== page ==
There is a growing need for high-skill workers in the U.S., and this has helped to narrow gender disparities in the labor market.
The gender wage gap narrows as women move into high-skill jobs and acquire more education. Women are now in the majority in jobs that draw most heavily on either social or fundamental skills.
Among the changes: Smartphones and social media became the norm, church attendance fell, and same-sex marriage and legalizing marijuana gained support.
Despite parents' shifting responsibilities, the U.S. is the only one of 41 nations that does not mandate any paid leave for new parents.
In EU countries with higher unemployment, people are more pessimistic about job prospects. Youth unemployment and lack of economic growth are also factors.
Three-in-four Republicans give the economy positive ratings, while a majority of Democrats rate it negatively. But within parties, views differ widely by income.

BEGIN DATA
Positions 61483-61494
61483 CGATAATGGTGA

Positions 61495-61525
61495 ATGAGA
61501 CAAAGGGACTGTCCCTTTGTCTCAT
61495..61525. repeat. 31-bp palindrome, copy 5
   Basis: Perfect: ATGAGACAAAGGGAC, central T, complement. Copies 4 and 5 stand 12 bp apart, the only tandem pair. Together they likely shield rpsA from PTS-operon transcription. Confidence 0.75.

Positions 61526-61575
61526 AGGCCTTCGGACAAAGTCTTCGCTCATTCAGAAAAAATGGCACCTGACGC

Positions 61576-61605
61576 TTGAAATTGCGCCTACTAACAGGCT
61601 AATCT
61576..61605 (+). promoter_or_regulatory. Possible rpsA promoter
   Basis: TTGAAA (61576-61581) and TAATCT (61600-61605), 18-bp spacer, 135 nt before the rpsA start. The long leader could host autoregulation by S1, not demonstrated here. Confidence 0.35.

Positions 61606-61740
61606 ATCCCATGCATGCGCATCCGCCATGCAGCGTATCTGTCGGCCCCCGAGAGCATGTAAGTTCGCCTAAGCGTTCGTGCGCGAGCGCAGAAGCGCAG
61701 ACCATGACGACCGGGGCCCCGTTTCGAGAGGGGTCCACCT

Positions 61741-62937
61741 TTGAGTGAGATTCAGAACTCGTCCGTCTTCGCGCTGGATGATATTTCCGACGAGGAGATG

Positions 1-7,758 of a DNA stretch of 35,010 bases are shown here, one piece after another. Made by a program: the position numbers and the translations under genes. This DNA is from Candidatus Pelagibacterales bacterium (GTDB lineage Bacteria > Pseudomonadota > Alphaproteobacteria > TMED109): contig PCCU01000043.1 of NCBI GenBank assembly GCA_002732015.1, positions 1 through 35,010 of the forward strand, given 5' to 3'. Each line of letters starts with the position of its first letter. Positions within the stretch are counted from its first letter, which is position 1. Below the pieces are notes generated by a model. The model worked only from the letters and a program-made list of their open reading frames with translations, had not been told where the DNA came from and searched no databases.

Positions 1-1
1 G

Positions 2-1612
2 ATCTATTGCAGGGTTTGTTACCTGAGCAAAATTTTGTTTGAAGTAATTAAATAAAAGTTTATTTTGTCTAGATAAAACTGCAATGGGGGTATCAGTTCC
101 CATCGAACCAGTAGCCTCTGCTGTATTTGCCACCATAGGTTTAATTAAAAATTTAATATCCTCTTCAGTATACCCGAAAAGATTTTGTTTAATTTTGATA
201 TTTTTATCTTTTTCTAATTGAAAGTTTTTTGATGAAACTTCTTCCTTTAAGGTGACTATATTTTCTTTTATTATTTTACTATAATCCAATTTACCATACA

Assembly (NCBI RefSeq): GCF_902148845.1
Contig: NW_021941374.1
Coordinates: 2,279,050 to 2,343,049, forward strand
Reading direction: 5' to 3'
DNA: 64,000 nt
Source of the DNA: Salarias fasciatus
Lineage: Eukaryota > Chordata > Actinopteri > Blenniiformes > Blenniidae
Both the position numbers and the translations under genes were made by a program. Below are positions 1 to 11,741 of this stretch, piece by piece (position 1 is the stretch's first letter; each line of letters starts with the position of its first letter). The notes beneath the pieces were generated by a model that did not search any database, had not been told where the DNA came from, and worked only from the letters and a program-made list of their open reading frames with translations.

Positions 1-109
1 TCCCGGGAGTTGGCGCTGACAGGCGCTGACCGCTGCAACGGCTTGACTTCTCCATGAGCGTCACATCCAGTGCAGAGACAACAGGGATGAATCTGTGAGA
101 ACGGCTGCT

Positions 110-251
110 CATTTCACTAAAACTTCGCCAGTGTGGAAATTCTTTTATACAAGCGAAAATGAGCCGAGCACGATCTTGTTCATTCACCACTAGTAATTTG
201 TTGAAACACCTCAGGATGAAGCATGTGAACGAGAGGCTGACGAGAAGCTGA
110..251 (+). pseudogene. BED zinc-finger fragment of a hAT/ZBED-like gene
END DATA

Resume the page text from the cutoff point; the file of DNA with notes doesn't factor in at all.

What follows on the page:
The 30-year low reflects in part tight labor markets and falling unemployment, but also higher shares of young women at work or in school.
Veterans of prime working age generally fare at least as well as non-veterans in the U.S. job market, though there are differences in the work they do.
Balancing work and family duties brings challenges for working parents. Yet many say working is best for them at this point in their life.
To mark Labor Day, here's what we know about who American workers are, what they do and the U.S. working environment in general.